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China to block all non-approved VPNs from end of March

Looks like the Great Firewall is about to become harder to scale

Back in January 2017, the Ministry of Industry and Information Technology of the People's Republic of China (MIIT) announced plans to crack down on unauthorised 'special communication lines', including VPNs. Since then, Apple's gone on to remove 674 VPNs from its Mainland China app store at the behest of the Government, while various individuals have been also jailed for selling unsanctioned VPN software, the most recent back in December.

On January 30 2018, MIIT chief engineer Zhang Feng announced that starting from March 31, all unlicensed VPN operators will be blocked in China. Specifically, only VPN operators issued with a telecommunications business license, such as state-run telecom giants China Mobile, China Unicom and China Telecom, will be allowed to operate once the new regulations kick in.

'We want to regulate VPNs which unlawfully conduct cross-border operational activities,' Zhang told reporters. He further added, 'Any foreign companies that want to set up a cross-border operation for private use will need to set up a dedicated line for that purpose. They will be able to lease such a line or network legally from the telecommunications import and export bureau. This shouldn’t affect their normal operations much at all.'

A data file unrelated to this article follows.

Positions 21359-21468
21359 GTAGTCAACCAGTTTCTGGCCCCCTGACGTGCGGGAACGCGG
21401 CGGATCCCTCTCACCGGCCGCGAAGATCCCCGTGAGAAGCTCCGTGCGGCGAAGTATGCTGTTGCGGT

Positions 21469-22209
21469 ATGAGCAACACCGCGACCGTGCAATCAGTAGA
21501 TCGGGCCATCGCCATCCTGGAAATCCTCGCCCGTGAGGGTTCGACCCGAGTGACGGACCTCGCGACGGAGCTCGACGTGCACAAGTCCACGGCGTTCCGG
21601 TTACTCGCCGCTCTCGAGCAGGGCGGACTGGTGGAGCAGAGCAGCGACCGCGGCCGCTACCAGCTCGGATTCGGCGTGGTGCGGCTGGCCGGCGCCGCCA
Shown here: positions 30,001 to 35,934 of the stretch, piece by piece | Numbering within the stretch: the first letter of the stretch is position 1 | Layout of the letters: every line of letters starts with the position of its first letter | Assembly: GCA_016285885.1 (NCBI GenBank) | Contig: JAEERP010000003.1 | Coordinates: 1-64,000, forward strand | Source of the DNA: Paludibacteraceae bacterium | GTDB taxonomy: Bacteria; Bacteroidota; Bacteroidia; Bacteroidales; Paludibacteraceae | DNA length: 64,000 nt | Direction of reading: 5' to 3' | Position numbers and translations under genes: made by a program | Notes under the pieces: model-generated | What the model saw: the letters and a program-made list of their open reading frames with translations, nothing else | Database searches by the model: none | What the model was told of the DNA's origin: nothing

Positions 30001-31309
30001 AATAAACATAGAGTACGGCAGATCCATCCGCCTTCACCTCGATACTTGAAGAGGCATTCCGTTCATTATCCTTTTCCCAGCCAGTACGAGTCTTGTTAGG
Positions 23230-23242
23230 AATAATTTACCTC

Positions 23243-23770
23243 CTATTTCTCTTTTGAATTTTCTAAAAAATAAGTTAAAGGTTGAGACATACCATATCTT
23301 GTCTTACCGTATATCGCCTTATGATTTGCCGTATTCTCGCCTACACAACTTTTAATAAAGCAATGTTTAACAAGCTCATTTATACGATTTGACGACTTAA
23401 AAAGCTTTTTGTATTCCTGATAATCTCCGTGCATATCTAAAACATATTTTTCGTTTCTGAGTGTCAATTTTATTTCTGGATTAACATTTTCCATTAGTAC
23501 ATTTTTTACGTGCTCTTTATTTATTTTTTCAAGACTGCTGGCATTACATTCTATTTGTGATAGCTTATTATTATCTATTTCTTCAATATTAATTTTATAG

While it's true that VPN operators are still allowed in China provided they're officially licensed by the Government providers can't attain that licensing unless they comply with government regulations. And those government regulations include banning access to content restricted by the Great Firewall, nullifying the purpose of overseas VPNs.


As Radio Free Asia reported, approved providers China Mobile, China Unicom and China Telecom have already been ordered to ensure that their 1.3 billion subscribers aren't able to use VPNs to access banned content. Despite this move, Zhang's statement seeks to play down the severity of China's efforts, pointing out that anyone who wants to operate a VPN can still do so by leasing state-approved services.


At this point, what this ban actually means for personal VPNs isn't entirely clear, with previous discussions of VPN crackdowns primarily centred around the use of business VPNs. In the meantime, we'll certainly be using a certain search engine to find other alternatives.

The end is nigh

Life without a VPN

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